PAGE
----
Criminal Law Matters: Issue 1

Most people now know that you cannot drive a motor vehicle under the influence of alcohol. However it is not just a motor vehicle which you cannot ‘drive’.

‘Vehicle’ has a much more extended definition under the Road Transport legislation in NSW than one would think. See the NSW Road Rules 2014, Part 2, Division 2, and Rule 15 for the definition of a vehicle which includes not only a motor vehicle, trailer and tram but also an animal drawn vehicle and the animal itself that is being ridden or drawing the vehicle.

A vehicle also includes a motorised wheelchair that can travel at over 10km per hour! And, importantly for my client in a case I recently acted in a bicycle.

So if you were thinking of organising a pub crawl on pushies, think again!

You can be charged by the police with a drink driving offence for riding a bicycle under the influence of alcohol. And if you are convicted of that offence there is a minimum disqualification from driving of six (6) months!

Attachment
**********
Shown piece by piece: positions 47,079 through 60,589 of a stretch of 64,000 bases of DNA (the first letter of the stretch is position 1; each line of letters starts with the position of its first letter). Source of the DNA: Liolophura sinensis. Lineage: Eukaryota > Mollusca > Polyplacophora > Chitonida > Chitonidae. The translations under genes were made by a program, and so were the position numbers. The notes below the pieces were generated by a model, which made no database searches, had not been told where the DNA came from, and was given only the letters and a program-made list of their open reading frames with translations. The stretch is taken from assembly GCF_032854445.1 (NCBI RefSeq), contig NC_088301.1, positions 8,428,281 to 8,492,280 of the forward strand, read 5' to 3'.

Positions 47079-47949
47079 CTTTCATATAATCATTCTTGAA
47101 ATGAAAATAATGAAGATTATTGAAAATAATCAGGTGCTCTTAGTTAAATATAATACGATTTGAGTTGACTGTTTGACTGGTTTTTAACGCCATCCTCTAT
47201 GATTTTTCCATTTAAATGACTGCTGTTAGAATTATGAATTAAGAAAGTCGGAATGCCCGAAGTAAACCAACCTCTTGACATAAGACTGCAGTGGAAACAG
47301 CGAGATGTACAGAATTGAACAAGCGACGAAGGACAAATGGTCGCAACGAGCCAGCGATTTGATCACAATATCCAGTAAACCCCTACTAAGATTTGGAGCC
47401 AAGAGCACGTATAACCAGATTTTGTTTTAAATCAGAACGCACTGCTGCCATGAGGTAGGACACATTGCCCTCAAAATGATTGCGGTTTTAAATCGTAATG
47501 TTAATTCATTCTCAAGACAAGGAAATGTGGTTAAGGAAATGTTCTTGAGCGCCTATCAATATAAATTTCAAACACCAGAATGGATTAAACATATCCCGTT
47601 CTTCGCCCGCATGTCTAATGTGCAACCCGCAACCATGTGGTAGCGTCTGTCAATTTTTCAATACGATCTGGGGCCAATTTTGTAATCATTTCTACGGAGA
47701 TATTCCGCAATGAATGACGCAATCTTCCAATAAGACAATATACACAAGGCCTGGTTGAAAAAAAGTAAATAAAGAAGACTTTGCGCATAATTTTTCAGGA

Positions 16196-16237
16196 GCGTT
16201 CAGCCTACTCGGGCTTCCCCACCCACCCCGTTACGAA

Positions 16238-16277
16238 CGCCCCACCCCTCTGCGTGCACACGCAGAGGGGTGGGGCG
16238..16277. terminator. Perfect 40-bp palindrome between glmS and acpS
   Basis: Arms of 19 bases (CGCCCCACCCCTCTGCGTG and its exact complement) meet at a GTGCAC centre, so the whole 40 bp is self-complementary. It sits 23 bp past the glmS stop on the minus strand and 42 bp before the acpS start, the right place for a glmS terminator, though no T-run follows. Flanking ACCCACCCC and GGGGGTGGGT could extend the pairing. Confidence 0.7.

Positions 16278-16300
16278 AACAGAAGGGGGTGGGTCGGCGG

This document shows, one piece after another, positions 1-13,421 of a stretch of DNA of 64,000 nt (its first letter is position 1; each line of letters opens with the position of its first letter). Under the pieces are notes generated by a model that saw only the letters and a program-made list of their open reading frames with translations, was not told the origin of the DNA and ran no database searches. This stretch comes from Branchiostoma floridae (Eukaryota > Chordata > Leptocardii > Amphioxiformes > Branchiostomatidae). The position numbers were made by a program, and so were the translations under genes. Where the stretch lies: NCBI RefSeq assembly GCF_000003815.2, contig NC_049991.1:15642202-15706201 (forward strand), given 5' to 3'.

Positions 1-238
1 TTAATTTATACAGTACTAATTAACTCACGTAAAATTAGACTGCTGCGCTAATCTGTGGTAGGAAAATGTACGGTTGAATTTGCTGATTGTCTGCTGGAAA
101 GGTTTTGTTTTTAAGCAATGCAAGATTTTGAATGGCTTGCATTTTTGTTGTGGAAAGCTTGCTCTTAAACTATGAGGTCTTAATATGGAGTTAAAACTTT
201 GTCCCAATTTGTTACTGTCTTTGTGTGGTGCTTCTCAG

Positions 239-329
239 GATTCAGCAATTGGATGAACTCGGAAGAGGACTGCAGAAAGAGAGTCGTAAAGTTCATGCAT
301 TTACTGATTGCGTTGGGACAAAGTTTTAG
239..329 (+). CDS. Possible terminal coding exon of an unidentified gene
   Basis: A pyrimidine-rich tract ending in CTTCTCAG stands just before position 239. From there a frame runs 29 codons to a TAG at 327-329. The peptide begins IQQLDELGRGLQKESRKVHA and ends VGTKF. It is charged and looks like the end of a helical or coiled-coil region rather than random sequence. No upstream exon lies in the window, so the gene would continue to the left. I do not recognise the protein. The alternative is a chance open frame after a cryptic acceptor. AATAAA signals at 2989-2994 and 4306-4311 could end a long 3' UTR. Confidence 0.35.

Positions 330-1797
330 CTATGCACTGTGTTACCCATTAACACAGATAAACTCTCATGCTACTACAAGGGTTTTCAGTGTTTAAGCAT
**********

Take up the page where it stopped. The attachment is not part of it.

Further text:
The police do not have the power to breath test you (or conduct breath analysis). If you are involved in an accident a blood sample can be taken. However evidence can be given by police in relation to someone’s intoxication (smelling of alcohol, appearance, behaviour).

My client appeared unrepresented in the Local Court. He did not understand the ramifications of drink driving on a bike! He was fined and disqualified from driving for six (6) months.

He came to seek some legal assistance from us and we advised him to appeal the severity of the sentence. He appealed the conviction to the District Court and, although the offence was proven, he was not convicted and the matter was dismissed pursuant to section 10 Crimes (Sentencing Procedure) Act upon him promising to the Court to be good for twelve (12) months (a good behaviour bond). This result was due to his usual good character and also because he had been fined for other related parts of the incident (such as riding the bike negligently!).

So he is still able to drive a car today but he has learnt his lesson and he won’t be drinking and riding ever again!

For all your criminal law matters get Natasha Konic involved.

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Criminal Law Matters: Issue 2